What is Mens Rea?
Many people have heard the term “mens rea” at one point or another. Whether it was heard on a courtroom drama or in the classroom, mens rea is a familiar legal term. Despite this, many do not know what mens rea actually means. In a majority of the states, mens rea is a term that describes the particular state of mind that is encapsulated as an element of an offense. It is essential to proving that someone committed a crime.
Two Elements of a Crime
Most crimes have both mens rea and actus reus. Since mens rea is the mental element, actus reus is the physical action that accompanies a crime. In order to be convicted of a crime, both the mens rea and actus reus must be proven. If either is lacking, then the defendant will not likely be convicted.
There are a few exceptions for this, and those are crimes for which one is strictly liable. This means that there is no mens rea requirement in the statute. By simply committing the action, it is enough to warrant conviction. The most common example of strict liability in the criminal justice system is statutory rape. In most states, the intent of the defendant is not an element in determining guilty because the defendant can be held strictly liable for having sex with an underage minor.
Mens Rea Words
When reading a statute there are many words that indicate the presence of mens rea. Some examples are:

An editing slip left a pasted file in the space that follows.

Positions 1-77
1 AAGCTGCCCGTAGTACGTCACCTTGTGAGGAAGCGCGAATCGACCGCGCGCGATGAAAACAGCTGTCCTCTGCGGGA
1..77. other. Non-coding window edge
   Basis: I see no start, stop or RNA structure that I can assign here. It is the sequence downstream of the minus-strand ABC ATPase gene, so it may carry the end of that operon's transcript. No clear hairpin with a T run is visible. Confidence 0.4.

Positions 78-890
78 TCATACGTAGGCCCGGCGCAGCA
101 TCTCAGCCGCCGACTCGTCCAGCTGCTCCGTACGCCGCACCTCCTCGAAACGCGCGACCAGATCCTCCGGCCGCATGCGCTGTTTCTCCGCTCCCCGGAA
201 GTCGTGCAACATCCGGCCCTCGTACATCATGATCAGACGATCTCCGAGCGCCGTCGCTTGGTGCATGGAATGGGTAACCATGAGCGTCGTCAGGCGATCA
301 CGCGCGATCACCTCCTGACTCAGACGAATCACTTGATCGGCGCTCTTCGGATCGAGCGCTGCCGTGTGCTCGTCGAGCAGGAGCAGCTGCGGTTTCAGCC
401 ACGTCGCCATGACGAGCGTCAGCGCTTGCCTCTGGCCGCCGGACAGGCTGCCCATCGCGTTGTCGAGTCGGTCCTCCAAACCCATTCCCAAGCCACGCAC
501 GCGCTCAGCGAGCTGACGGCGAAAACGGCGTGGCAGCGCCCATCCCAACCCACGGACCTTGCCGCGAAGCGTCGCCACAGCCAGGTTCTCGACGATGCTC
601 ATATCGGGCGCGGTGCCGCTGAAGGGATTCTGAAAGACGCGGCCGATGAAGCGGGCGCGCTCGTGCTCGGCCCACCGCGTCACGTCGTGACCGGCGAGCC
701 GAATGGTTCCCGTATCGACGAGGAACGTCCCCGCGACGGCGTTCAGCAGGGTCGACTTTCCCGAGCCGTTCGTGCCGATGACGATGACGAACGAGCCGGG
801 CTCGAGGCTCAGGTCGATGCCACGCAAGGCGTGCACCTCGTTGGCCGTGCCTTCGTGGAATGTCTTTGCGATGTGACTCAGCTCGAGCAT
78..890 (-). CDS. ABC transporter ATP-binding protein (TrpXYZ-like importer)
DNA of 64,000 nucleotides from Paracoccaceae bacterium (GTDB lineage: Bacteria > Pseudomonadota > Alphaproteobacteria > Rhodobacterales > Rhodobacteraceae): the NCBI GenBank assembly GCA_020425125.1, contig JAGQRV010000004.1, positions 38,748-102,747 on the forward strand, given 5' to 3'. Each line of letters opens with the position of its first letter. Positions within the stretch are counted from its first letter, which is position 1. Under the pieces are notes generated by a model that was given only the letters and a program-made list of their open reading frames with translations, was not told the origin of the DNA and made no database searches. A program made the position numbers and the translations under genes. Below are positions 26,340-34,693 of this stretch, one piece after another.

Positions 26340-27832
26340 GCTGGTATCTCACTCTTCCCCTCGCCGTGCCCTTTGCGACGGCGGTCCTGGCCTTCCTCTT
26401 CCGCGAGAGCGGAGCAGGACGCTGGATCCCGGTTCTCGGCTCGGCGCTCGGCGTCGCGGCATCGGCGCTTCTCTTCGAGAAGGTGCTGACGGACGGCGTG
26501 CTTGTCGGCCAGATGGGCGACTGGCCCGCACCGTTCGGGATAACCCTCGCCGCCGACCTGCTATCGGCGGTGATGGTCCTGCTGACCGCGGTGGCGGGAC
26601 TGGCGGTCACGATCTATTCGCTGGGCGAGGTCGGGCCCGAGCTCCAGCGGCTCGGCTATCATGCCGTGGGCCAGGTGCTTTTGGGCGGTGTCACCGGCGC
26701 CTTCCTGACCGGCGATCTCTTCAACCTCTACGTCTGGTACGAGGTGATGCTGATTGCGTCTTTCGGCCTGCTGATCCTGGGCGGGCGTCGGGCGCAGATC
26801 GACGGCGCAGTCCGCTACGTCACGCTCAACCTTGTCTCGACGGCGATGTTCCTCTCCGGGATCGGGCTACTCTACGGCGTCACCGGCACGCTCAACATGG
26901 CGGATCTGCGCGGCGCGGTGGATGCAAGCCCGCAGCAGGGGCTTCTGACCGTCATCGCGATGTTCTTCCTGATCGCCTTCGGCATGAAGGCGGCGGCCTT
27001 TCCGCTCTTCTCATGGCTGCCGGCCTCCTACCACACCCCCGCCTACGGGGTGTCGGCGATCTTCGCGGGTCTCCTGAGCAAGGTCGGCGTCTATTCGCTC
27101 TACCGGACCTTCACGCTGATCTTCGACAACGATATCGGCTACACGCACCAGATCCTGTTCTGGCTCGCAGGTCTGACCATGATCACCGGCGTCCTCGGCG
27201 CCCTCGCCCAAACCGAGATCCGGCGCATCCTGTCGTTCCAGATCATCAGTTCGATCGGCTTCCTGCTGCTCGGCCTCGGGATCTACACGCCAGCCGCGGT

- Knowingly: substantially certain the action will occur
- Willfully: done with a bad purpose
- Malice: intentionally causes a social harm
- Recklessness: disregarded a substantial and unjustifiable risk of which he was aware
- Negligence: disregarded a risk as an ordinary person would not have
- Purposefully: conscious objective to engage in the conduct
While several of these words seem to have the same colloquial meaning, they each have a different legal definition that is drawn from either statute or common law. These subtle differences can make a big difference in a criminal case, as they are the key to either proving or defeating the adversarial side. That being said, many times a prosecutor will charge someone with a crime and all of the lesser-included offenses. These lesser-included offenses have different mens rea requirements so the defendant is likely to be convicted of something.
For more, look at this video below. You can also learn about the controversy of exclusion on this page.